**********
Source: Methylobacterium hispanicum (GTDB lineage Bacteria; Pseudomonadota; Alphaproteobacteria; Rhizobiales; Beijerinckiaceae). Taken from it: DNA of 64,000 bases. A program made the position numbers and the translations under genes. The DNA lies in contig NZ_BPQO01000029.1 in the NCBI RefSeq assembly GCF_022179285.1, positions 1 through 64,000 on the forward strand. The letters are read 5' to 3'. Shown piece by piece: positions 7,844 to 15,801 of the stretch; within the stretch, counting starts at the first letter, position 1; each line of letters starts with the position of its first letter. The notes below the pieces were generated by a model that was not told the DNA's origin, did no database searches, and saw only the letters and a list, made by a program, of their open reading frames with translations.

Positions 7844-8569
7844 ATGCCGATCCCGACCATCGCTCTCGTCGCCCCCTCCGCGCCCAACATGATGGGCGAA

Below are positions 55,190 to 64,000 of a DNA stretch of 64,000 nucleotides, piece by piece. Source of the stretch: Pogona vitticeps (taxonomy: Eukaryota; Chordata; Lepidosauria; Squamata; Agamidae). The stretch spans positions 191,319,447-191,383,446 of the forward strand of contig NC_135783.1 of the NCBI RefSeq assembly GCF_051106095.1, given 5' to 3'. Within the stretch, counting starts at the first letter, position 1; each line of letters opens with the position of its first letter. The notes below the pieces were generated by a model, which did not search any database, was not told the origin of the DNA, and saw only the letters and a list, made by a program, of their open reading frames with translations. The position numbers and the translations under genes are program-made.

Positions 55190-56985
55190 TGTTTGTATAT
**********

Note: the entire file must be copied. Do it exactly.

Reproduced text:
Source: Methylobacterium hispanicum (GTDB lineage Bacteria; Pseudomonadota; Alphaproteobacteria; Rhizobiales; Beijerinckiaceae). Taken from it: DNA of 64,000 bases. A program made the position numbers and the translations under genes. The DNA lies in contig NZ_BPQO01000029.1 in the NCBI RefSeq assembly GCF_022179285.1, positions 1 through 64,000 on the forward strand. The letters are read 5' to 3'. Shown piece by piece: positions 7,844 to 15,801 of the stretch; within the stretch, counting starts at the first letter, position 1; each line of letters starts with the position of its first letter. The notes below the pieces were generated by a model that was not told the DNA's origin, did no database searches, and saw only the letters and a list, made by a program, of their open reading frames with translations.

Positions 7844-8569
7844 ATGCCGATCCCGACCATCGCTCTCGTCGCCCCCTCCGCGCCCAACATGATGGGCGAA

Below are positions 55,190 to 64,000 of a DNA stretch of 64,000 nucleotides, piece by piece. Source of the stretch: Pogona vitticeps (taxonomy: Eukaryota; Chordata; Lepidosauria; Squamata; Agamidae). The stretch spans positions 191,319,447-191,383,446 of the forward strand of contig NC_135783.1 of the NCBI RefSeq assembly GCF_051106095.1, given 5' to 3'. Within the stretch, counting starts at the first letter, position 1; each line of letters opens with the position of its first letter. The notes below the pieces were generated by a model, which did not search any database, was not told the origin of the DNA, and saw only the letters and a list, made by a program, of their open reading frames with translations. The position numbers and the translations under genes are program-made.

Positions 55190-56985
55190 TGTTTGTATAT